Sep 14 • 57M

“People Need Representation”: A Podcast with Immigration Lawyer Margo Cowan

The lawyer and longtime community organizer talks about her two-year ban from practicing immigration law, how she is responding to it, and her history of border organizing and advocacy in Arizona.

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Appears in this episode

Todd Miller
The Border Chronicle podcast is hosted by Melissa del Bosque and Todd Miller. Based in Tucson, Arizona, longtime journalists Melissa and Todd speak with fascinating fronterizos, community leaders, activists, artists and more at the U.S.-Mexico border.
Episode details
Margo Cowan in 2017. (Photo credit: Keep Tucson Together)


In July the Board of Immigration Appeals ordered that prominent federal immigration lawyer and longtime community organizer Margo Cowan be barred for two years from practicing law in immigration court for “violating the rules of professional conduct.” For this week’s podcast interview, The Border Chronicle caught up with Cowan in her Tucson office to hear her side of the story. This story includes Cowan’s long history of advocacy and organizing in the community—including know-your-rights campaigns in Tucson in the 1970s, work with the Sanctuary Movement and HIV/AIDS awareness in the 1980s, and working for the Tohono O’odham Nation in the 1990s, where she witnessed the onset of border militarization on the native reservation that, she asserts, has now become an “occupied” territory. (By the way, here is the link to Cowan’s book about the Tohono O’odham, cowritten with historian Guadalupe Castillo. We mention the book in the podcast).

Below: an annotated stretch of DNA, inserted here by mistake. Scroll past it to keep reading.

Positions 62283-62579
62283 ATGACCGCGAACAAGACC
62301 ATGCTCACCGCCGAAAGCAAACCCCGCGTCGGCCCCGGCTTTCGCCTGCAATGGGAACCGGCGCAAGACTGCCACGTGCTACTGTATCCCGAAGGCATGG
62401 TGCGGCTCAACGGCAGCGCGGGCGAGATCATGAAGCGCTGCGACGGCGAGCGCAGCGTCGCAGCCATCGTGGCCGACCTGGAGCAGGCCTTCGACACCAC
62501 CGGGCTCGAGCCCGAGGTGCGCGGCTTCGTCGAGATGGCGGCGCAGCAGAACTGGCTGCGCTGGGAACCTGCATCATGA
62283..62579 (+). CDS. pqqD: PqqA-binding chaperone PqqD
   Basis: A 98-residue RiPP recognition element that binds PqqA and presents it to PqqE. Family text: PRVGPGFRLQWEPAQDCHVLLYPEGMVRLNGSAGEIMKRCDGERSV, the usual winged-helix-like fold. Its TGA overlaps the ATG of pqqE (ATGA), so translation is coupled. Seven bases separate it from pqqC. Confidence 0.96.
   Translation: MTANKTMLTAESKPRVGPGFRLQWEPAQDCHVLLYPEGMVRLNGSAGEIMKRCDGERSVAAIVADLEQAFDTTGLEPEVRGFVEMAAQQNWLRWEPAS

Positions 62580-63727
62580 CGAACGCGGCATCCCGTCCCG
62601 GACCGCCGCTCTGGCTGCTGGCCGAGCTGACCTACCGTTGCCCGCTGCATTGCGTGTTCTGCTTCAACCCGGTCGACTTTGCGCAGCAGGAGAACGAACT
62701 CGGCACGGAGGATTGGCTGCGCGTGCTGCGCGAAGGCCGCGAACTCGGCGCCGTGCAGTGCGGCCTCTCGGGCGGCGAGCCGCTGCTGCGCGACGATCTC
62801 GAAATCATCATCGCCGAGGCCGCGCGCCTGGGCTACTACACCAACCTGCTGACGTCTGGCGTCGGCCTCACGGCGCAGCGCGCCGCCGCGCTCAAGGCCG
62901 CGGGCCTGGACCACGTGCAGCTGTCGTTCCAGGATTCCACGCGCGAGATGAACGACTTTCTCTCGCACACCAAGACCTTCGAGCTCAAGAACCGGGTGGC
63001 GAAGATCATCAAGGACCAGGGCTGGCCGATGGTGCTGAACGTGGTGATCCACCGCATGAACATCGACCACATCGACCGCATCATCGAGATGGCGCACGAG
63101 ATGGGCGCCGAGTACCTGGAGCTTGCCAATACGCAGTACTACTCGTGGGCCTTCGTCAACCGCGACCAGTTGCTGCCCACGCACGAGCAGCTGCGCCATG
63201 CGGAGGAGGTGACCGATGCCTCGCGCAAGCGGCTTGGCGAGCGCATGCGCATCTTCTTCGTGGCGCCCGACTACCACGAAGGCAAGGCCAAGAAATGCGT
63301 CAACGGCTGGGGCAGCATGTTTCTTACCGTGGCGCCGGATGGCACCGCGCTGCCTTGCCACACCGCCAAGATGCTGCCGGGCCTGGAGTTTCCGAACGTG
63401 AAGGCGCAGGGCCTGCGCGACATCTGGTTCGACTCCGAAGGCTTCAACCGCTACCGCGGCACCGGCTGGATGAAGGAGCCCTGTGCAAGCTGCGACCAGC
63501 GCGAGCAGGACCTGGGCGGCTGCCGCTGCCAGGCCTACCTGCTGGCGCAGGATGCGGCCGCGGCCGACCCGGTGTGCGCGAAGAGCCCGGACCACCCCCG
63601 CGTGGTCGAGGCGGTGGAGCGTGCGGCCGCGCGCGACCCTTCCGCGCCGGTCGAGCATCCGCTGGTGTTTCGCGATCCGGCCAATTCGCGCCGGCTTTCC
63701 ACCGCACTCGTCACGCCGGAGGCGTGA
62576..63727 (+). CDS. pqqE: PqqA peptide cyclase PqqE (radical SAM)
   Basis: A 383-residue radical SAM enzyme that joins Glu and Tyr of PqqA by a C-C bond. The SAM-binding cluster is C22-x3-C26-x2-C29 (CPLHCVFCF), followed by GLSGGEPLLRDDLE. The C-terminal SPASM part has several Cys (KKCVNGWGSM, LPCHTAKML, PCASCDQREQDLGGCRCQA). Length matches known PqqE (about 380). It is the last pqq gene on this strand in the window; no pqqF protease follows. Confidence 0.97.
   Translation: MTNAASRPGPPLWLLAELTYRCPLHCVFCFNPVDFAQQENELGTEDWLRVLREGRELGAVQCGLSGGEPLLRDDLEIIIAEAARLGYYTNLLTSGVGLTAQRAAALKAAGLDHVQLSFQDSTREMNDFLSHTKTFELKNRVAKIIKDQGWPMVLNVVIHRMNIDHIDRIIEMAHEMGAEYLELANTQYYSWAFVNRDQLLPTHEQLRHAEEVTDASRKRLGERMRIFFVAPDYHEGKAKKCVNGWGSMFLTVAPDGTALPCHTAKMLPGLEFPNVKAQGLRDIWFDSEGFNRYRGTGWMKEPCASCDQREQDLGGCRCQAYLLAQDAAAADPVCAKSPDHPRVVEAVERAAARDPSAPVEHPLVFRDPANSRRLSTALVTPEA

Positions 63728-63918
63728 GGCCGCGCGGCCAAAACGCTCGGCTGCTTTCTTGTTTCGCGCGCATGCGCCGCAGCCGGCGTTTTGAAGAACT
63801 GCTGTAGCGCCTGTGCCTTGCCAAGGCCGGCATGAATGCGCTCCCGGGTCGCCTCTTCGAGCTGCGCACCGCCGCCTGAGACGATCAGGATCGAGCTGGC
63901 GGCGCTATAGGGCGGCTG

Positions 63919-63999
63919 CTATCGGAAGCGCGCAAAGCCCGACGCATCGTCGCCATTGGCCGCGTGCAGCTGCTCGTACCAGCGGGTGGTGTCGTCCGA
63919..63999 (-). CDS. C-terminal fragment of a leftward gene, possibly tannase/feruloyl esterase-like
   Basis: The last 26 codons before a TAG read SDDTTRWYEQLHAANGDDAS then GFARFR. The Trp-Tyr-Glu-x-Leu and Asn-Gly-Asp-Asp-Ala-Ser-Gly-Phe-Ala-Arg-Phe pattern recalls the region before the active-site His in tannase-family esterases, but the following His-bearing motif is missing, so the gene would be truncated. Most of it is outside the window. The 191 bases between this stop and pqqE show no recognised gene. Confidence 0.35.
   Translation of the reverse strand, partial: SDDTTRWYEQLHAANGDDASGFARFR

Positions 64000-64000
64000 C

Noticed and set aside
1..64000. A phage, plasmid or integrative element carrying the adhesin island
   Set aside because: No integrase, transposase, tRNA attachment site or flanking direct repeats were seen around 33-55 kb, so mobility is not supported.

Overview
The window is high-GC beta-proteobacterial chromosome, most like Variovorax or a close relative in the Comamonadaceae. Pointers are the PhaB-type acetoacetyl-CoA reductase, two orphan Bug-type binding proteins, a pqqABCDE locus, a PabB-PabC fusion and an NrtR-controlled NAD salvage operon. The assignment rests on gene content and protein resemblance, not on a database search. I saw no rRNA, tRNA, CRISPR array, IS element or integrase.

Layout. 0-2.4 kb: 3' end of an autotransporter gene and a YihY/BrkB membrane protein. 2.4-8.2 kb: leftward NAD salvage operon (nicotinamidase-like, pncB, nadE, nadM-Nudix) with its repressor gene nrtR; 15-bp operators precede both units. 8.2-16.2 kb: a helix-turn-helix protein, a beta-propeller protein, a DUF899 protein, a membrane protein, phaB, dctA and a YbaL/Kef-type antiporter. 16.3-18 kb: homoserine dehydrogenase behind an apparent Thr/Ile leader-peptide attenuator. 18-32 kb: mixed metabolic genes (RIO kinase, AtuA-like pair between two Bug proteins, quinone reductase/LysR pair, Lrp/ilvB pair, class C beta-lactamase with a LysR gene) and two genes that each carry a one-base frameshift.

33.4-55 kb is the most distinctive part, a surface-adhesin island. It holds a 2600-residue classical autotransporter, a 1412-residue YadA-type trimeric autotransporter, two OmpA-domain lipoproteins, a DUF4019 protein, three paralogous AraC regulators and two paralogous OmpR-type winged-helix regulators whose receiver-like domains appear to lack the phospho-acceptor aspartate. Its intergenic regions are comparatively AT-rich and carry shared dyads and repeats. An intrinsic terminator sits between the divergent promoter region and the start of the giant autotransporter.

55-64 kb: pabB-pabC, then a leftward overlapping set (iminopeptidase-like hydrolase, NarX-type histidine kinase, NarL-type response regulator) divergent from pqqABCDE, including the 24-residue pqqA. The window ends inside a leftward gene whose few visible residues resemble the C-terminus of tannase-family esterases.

Throughout the conversation, Cowan talks about her work as a public defender, work that led to the founding of the organization Keep Tucson Together in 2011. KTT is a pro bono legal clinic whose mission is to stop deportations and family separations in southern Arizona. In the interview, Cowan explains the two-year ban and how she is appealing the ruling, and she vividly describes just how intimidating immigration court is. “I hate immigration court,” she says. “I hate what they do to our community. I hate the fact that they are cloaked in some quantum of respectability. But, having said that, people need representation.”

El Tiradito shrine in Tucson, Arizona in 2017. (Photo credit: Keep Tucson Together)

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